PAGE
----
There is, in my mind, a little looseness to that language and phrase “ownership responsibilities.” It doesn’t mean Richard and Mary aren’t owners anymore, although you could interpret it toward that meaning. It sounds more like the start of the process. Because Richard and Mary, and all of us, aren’t going to be here forever.

BKS Iyengar’s death this week is ample reminder of that.

And so — even as I was celebrating my birthday yesterday, which can be reason enough to think about the future and your own future’s end — a thought kept creeping its way unavoidably to the center: Our yoga teachers are growing older (as we are), and they won’t always be there — and what happens after they go, even if it is not something as dramatic as death, just “retirement.” (Can yoga teachers retire, though? There doesn’t seem to be much precedent for it.)

I wonder about the practical implications: Will the Yoga Workshop continue to be a magnet once Richard and Mary are not active there or even less active? What about, closer to my home and heart, the Ashtanga Yoga Center? (I’ll admit that when reading his blog post this week, I focused on Tim Miller’s mention of being tired as his Second Series Teacher Training started. He’s had a busier month and even summer than I’d want to tackle.) What about the House of Yoga and Zen, Nancy Gilgoff’s home base? Will these great communities — great sanghas — continue once the teacher is no longer leading them day-to-day?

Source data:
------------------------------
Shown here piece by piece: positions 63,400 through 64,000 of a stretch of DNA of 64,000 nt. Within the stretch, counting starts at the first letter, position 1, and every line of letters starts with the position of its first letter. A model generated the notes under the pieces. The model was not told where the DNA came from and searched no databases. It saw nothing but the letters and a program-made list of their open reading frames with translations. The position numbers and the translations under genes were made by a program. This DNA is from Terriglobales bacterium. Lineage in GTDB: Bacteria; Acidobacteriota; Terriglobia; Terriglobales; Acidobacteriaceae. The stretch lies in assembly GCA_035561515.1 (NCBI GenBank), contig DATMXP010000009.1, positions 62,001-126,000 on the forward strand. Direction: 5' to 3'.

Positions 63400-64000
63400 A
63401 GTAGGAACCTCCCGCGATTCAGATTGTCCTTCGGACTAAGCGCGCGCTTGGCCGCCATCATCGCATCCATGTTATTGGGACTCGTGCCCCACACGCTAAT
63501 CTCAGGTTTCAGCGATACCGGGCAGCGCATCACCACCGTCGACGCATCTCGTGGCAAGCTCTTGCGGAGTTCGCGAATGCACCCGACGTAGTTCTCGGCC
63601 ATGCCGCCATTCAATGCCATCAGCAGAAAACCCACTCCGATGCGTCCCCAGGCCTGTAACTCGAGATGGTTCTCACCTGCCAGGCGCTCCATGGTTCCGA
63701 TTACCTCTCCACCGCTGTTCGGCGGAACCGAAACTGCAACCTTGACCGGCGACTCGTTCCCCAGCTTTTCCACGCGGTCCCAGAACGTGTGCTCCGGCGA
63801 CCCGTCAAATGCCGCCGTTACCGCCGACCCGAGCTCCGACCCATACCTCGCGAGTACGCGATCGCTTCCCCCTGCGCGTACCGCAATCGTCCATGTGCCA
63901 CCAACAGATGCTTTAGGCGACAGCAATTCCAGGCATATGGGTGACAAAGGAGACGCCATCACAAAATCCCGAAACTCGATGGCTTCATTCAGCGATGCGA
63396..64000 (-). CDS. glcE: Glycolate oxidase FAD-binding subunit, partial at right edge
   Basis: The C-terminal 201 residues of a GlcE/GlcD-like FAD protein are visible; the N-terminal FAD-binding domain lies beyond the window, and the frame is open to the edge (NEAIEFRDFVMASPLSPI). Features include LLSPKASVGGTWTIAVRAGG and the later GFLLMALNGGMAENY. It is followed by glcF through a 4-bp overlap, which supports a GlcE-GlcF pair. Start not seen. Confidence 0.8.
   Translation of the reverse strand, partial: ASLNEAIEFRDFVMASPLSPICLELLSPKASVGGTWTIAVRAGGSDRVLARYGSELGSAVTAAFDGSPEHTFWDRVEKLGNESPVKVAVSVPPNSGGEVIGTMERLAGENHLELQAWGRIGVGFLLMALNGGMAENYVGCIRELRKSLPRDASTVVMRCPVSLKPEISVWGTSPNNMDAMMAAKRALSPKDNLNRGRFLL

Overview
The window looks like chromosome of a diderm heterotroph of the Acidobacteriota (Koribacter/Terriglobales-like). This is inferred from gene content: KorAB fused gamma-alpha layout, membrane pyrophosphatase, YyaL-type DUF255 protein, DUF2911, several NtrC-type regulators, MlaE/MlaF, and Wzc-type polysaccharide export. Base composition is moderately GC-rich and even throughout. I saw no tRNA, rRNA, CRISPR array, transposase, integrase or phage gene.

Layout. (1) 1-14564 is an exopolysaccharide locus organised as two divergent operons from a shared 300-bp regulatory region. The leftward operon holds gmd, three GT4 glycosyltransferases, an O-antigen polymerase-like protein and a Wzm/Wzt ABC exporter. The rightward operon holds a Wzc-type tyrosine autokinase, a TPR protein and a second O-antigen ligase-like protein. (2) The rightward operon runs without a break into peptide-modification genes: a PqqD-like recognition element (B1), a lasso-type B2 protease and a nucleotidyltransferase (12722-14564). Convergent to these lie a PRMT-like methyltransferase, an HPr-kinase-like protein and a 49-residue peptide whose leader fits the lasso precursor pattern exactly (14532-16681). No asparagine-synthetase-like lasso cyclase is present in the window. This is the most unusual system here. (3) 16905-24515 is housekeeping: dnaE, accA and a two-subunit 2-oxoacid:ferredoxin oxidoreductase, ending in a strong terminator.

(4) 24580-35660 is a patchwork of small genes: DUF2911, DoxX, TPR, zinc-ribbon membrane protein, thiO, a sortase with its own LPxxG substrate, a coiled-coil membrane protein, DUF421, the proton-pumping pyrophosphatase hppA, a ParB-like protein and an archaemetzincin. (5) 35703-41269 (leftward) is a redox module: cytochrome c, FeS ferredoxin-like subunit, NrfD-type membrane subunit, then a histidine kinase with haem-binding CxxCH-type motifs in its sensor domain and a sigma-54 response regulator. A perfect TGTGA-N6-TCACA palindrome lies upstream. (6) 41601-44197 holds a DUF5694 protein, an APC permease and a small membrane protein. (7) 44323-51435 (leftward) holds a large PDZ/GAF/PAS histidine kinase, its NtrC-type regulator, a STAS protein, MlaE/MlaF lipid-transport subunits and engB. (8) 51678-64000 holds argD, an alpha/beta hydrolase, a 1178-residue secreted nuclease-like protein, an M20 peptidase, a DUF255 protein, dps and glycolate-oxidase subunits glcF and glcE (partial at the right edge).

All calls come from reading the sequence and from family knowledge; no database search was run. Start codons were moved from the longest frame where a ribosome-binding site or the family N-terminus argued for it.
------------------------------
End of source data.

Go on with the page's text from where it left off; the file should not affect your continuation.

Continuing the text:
Most practical of all, perhaps: Will the doors stay open? Who will run them? What’s coming next?

These are questions, of course, that have occurred countless times with gurus and teachers, including the Buddha and Jesus Christ.

I wonder also about the less practical and more esoteric implications: What about the ongoing teaching of yoga, of Ashtanga? What will be lost when their individual experiences aren’t being directly passed on to students? With Iyengar’s passing there was much talk about his influence on yoga’s rise in the West — which direction will yoga continue in the decades ahead?

I’m not kept from these semi-morbid thoughts by a piece that Leslie Kaminoff had posted at Elephant Journal — which, I know, we officially don’t link to for any number of reasons discussed in the past — but I saw it via Facebook and given the time and topic, had to look. (I didn’t look at anything else.) A link for you and a key part:

Unavoidably, my thoughts turned to my teacher, T.K.V. Desikachar, Krishnamacharya’s son and—at 20 years his junior—Iyengar’s nephew.

I lost my teacher years ago not to death, but to an advancing dementia that has turned his healthy body into a prison for a devastated mind. The cause of his condition remains a mystery to me; if his immediate family has knowledge of it, they have not publicly stated so. By writing this I am breaking an unspoken code of silence that has surrounded my teacher’s fate and that of his family.

I am immensely sad for the tragic turn that Desikachar’s life has taken. I don’t know if his condition was avoidable. But what is avoidable is the denial surrounding his gradual decline and the resulting damage to the teaching community he built.

We are, of course, not supposed to worry about things that are so out of our control. But it is human nature to do so — and perhaps our yoga nature to try to fight that urge, to be calm, to — as Ram Dass wrote, “be here now.” I worry, though, that our desire to fight it might devolve into just ignoring it.

Perhaps that’s just my own issue, though. Although Leslie’s piece suggest it isn’t just me.

Posted by Steve

Richard Freeman talks about Ashtanga’s opening chant

This weekend, the Yoga Workshop uploaded a talk Richard Freeman gave back in October 2012 about Ashtanga’s opening chant.

You can listen to it at this link. Can and should.